Snood Story: The Crystal (2022)
We have several things we are curious about. Firstly, how we can find a way to include music in our pedagogical work, how we can draw on children's joy of stories, how we can use digital media as part of it and, not least, how we can make room for the children's own suggestions and how we can do it in a way that gives the children courage to be the ones who stand up and do something.
- How have you experienced the co-creation between artist/cultural educator/cultural school teacher, educators and children and possibly researcher?
It's generally gone well. We have tried out many different ideas and there has been a lot of flexibility so that things could be changed when necessary, which is important with this age group. The children have enjoyed the artist's visit and together we have come up with things that the children and we didn't usually experience. Especially the mix of creativity and digital media.
- How have children's perspectives been expressed/included?
We created a fixed framework around two teddy bears and their interest in play, stories and music. However, the framework was made in a way that left room for the children themselves to unfold how the games should be. An example: The two teddy bears said that someone had taken their toys and things - and the children had to help find them. It turned into a game of find and when we had found the items, the children offered suggestions on what to play with the items. We hadn't prepared what was going to happen with the things.
The framework of the two teddy bears' story created a solid starting point for the children to play with the things they brought in. At first, they had to learn how the mix of storytelling and free play worked, but then they started to offer ideas on how to play with the items and come up with ideas that we then built on in the hallway.
- Do children play different games and with different people than usual?
Initially, we have mostly seen that some of the children have become a little better at playing with each other and that there is more courage to sing along and try things. But that was also what we were hoping for.
- How do pedagogical staff act differently than they did before PlayArt?
We still need to practice thinking freely and playfully, but now we find that we have some things we want to try in the creative field. So it has probably helped to shift our mindset a bit.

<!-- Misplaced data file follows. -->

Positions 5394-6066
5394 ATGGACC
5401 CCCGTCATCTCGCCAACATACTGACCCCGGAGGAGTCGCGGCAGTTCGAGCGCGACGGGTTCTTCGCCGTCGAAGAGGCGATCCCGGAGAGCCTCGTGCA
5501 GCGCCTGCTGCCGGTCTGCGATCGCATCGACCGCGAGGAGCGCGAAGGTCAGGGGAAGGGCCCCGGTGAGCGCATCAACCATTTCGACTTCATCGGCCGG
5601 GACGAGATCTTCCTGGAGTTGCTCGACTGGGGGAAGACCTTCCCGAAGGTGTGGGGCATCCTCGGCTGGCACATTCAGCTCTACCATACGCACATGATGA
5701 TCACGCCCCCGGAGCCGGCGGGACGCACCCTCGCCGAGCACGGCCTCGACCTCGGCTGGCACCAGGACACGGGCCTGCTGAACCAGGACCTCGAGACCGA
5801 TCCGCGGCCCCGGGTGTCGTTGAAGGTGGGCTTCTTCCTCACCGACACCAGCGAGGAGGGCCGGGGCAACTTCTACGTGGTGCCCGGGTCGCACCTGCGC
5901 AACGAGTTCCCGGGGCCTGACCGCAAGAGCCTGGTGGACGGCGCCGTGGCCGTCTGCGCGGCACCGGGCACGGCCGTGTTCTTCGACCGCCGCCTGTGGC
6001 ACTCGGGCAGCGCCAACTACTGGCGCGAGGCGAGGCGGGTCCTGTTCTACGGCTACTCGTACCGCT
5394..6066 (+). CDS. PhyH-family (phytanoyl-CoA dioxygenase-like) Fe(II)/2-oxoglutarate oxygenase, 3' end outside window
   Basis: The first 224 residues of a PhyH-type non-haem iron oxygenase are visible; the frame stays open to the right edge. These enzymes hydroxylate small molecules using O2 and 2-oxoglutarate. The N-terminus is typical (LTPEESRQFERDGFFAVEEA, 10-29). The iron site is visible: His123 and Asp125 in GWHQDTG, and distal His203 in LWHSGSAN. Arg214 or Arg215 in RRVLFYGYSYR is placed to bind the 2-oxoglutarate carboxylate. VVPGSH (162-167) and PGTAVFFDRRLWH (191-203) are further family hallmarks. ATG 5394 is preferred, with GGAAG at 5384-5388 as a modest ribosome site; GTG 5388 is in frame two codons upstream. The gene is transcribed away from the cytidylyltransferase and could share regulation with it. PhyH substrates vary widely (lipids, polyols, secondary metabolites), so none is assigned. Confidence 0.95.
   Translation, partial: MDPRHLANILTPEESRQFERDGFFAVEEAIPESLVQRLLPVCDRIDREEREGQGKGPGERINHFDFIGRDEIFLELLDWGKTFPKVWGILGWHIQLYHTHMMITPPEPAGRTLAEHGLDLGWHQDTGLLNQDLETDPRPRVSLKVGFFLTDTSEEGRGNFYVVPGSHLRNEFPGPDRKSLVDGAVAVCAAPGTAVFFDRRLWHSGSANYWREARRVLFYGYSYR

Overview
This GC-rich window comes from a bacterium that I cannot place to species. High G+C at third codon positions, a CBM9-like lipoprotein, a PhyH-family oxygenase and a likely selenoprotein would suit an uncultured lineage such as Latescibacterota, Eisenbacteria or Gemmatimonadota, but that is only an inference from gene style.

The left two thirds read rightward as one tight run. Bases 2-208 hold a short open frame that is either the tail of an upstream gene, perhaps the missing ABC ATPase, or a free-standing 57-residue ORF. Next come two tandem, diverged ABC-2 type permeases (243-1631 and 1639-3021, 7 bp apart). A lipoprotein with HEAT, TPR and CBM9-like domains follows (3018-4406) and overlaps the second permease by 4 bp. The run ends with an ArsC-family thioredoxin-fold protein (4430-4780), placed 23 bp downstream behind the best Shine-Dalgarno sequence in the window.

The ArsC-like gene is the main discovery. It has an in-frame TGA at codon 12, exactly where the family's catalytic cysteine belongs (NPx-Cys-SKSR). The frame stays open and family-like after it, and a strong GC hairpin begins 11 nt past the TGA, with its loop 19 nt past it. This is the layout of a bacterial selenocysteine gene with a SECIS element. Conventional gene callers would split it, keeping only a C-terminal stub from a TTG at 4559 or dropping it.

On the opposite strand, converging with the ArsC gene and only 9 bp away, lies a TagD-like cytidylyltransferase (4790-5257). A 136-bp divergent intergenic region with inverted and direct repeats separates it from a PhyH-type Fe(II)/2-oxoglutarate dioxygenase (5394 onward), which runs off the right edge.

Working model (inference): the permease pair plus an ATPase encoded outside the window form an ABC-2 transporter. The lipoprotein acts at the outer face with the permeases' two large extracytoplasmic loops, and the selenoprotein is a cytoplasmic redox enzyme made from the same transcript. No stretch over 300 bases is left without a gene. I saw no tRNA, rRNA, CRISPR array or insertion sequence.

- What has it been like to work with action learning?
It's been exciting and different. There is a bit of uncertainty because of the more open approach to what we have to do. But also an experience that with action learning we have a tool that makes it easier to follow the children's tracks.
- To the artist/cultural mediator/cultural school teacher, if present: What have you gained from participating in PlayArt?
For the artist, it has been exciting to work with the target group of 3-4 year olds, who turned out to be capable of much more than the artist had expected. It has also been very exciting to be able to mix both the creative and the digital. Especially the part about creating small scenographic spaces with small effects. It has also been great to collaborate with Krystallen. It has very much been a co-creation where the artist also had to learn new things.
- What are the pedagogical staff still/now curious about?
We are very curious to continue working with digital, where the children are involved, for example by mixing storytelling and technology, where the children make digital puppet shows.
We will also work more on bringing music in in a spontaneous way.
And we've become curious about doing more project-based learning.
- How will you use art, culture and aesthetic processes in the further process?
We will try to use music more spontaneously and then we will probably try out ideas on how to work with digital puppetry.
- What points for attention should we take forward?
We still need to practice being more spontaneous, so it becomes an important focal point for us. How do we hold on to it?